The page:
“While the manufacturers will continue to make these three vaccines, This action will allow U.S-based companies that supply these vaccine manufacturers to make their own decisions on which orders to fulfill first,” he said.
The Trump administration ordered 300 million doses from AstraZeneca and 100 million each from Novavax and Sanofi, but the development of those vaccines has lagged behind global frontrunners like Pfizer and its partner BioNTech.
The Biden team has come under increasing pressure by lawmakers on Capitol Hill to accelerate its vaccine-donation plans, especially when countries such as India and Brazil have seen tens of thousands of people die of Covid-19 in the span of just a few weeks. U.S. diplomats overseas have also pushed the State Department to send vaccine abroad as a way to counter Russia and China, which are using their homegrown shots to win political concessions from recipients. And senior health officials have told the White House that the U.S. has more than enough vaccine in its stockpile for America’s needs.
“We will work as expeditiously as possible,” National Security Adviser Jake Sullivan told reporters Thursday. “This is certainly a complex operational challenge but one that we will take on. Our goal is in service of ending the pandemic globally. We want to save lives and thwart variants that place all of us at risk. Most important, this is just the right thing to do.”
Senior administration officials have rejected criticism that the Biden team has moved too slowly to on vaccine donations, citing a Food and Drug Administration safety review of AstraAzeneca doses as the reason for the delay.
Those officials said the administration also needed time to work out a rubric to guide which countries or groups would receive the doses before they made an announcement about the allocations. An interagency team including representatives of the National Security Council, State Department and the U.S. Agency for International Development has worked for weeks to determine how to rank donation requests based on factors such as a country’s rate of virus transmission and its existing supplies of vaccine and drugs for treating Covid-19.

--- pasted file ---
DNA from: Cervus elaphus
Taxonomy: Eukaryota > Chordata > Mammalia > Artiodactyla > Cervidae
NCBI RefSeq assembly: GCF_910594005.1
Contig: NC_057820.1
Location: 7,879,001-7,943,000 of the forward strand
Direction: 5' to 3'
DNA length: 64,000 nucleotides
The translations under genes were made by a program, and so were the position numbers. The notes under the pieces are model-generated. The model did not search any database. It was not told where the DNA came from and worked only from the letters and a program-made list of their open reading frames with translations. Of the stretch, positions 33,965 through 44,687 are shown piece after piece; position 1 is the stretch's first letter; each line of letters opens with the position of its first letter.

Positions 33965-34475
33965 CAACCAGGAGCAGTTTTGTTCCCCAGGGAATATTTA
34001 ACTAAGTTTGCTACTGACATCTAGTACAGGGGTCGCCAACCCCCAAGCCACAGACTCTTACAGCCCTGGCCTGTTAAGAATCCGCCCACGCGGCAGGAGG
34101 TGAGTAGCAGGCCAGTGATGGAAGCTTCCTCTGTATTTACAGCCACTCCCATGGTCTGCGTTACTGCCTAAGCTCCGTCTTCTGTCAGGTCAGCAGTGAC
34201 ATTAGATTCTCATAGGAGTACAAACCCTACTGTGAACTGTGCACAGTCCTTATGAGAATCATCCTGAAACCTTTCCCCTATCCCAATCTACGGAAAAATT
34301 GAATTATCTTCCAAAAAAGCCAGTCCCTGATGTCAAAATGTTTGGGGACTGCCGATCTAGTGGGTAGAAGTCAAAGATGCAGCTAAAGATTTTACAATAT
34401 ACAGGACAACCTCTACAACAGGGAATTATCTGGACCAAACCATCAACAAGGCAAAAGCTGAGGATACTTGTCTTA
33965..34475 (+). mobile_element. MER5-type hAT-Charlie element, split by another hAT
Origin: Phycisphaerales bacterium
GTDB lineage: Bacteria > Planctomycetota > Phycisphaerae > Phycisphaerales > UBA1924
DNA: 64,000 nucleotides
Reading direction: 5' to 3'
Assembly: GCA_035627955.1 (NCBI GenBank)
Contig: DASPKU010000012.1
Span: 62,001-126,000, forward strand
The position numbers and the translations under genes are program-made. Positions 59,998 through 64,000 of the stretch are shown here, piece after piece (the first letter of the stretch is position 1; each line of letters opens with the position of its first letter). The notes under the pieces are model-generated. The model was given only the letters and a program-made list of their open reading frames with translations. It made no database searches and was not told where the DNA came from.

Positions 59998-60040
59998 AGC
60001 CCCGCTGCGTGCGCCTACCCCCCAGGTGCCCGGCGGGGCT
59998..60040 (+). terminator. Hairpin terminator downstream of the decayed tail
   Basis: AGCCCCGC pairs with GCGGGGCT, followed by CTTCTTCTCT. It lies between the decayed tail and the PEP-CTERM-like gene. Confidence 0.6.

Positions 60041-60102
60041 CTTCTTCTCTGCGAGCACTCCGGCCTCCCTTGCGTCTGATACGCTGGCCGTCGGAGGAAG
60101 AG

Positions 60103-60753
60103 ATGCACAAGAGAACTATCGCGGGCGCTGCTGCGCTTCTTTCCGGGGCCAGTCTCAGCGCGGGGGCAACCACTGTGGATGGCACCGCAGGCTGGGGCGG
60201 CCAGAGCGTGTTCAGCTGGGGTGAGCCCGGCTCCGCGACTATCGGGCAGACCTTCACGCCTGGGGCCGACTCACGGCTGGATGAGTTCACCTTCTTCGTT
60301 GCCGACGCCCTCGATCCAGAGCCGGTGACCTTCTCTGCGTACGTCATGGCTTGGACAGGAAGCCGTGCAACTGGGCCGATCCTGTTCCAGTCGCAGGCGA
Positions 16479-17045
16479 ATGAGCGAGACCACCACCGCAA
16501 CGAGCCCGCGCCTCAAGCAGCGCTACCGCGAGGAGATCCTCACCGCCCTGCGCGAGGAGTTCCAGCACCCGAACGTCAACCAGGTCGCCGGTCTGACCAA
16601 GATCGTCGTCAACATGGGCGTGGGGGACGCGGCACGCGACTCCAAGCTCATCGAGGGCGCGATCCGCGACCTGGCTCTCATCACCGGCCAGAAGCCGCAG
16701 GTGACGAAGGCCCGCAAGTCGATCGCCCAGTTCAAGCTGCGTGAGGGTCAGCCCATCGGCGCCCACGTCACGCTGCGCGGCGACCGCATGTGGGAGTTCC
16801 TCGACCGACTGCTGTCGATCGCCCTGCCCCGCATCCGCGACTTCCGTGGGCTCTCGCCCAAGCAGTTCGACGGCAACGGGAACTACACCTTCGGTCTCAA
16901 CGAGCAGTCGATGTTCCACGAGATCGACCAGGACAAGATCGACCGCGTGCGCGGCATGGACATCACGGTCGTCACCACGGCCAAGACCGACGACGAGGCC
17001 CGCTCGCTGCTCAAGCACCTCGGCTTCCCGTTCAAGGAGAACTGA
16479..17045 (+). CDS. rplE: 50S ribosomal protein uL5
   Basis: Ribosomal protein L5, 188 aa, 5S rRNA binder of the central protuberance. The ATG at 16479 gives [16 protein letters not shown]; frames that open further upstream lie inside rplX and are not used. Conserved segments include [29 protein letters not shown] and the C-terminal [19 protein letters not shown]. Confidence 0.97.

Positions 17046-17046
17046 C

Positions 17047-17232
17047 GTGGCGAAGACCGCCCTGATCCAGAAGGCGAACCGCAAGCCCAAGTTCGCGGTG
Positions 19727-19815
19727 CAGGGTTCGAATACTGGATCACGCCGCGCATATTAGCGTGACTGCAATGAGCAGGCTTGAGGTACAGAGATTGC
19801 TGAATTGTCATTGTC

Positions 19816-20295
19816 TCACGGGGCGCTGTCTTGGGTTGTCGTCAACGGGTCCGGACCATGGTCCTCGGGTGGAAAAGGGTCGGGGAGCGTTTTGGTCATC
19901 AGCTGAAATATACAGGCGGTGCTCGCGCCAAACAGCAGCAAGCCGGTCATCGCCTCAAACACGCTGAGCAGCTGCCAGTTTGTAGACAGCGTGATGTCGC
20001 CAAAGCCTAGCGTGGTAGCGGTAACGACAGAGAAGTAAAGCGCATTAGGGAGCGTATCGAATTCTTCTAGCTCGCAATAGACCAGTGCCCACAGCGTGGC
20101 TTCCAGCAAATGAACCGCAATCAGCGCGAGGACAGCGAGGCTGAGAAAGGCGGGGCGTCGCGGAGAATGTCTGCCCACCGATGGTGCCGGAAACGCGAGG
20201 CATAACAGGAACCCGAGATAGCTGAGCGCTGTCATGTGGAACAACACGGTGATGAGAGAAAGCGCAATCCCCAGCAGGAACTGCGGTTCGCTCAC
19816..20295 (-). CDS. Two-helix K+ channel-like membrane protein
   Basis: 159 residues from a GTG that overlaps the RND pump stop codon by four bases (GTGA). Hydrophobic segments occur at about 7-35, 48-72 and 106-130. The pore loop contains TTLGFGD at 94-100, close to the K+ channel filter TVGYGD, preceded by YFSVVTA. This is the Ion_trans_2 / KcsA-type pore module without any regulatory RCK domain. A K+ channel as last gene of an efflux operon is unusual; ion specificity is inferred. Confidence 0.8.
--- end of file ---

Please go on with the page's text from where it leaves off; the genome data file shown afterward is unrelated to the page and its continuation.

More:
Any country on the receiving end must have a robust distribution infrastructure to ensure the shots are used before they expire. The Biden administration also will need to work with receiving countries on contract language that includes an indemnification clause to protect a vaccine’s maker against legal liability for things like adverse reactions, the officials said.
Two national security officials familiar with deliberations on vaccine requests told POLITICO the administration was originally concerned about the situation in South Asia, including Nepal and the Philippines, but that the focus has shifted in recent days to South America.
The vaccine donations supplement a broader effort in the Biden administration to provide Covid-19 humanitarian assistance to the rest of the world. USAID is leading the effort in trying to identify life saving supplies such as masks, gloves and oxygen components in the supply chain, buy the products and find ways to ship them to countries across the world.
That effort has slowed in recent weeks, even after the administration said it would provide supplies to India, two officials with knowledge of the matter said. Prices for personal protective equipment are rising again and oxygen components are increasingly difficult to come by. Officials said there is an added hurdle of finding enough cargo space to ship the materials overseas.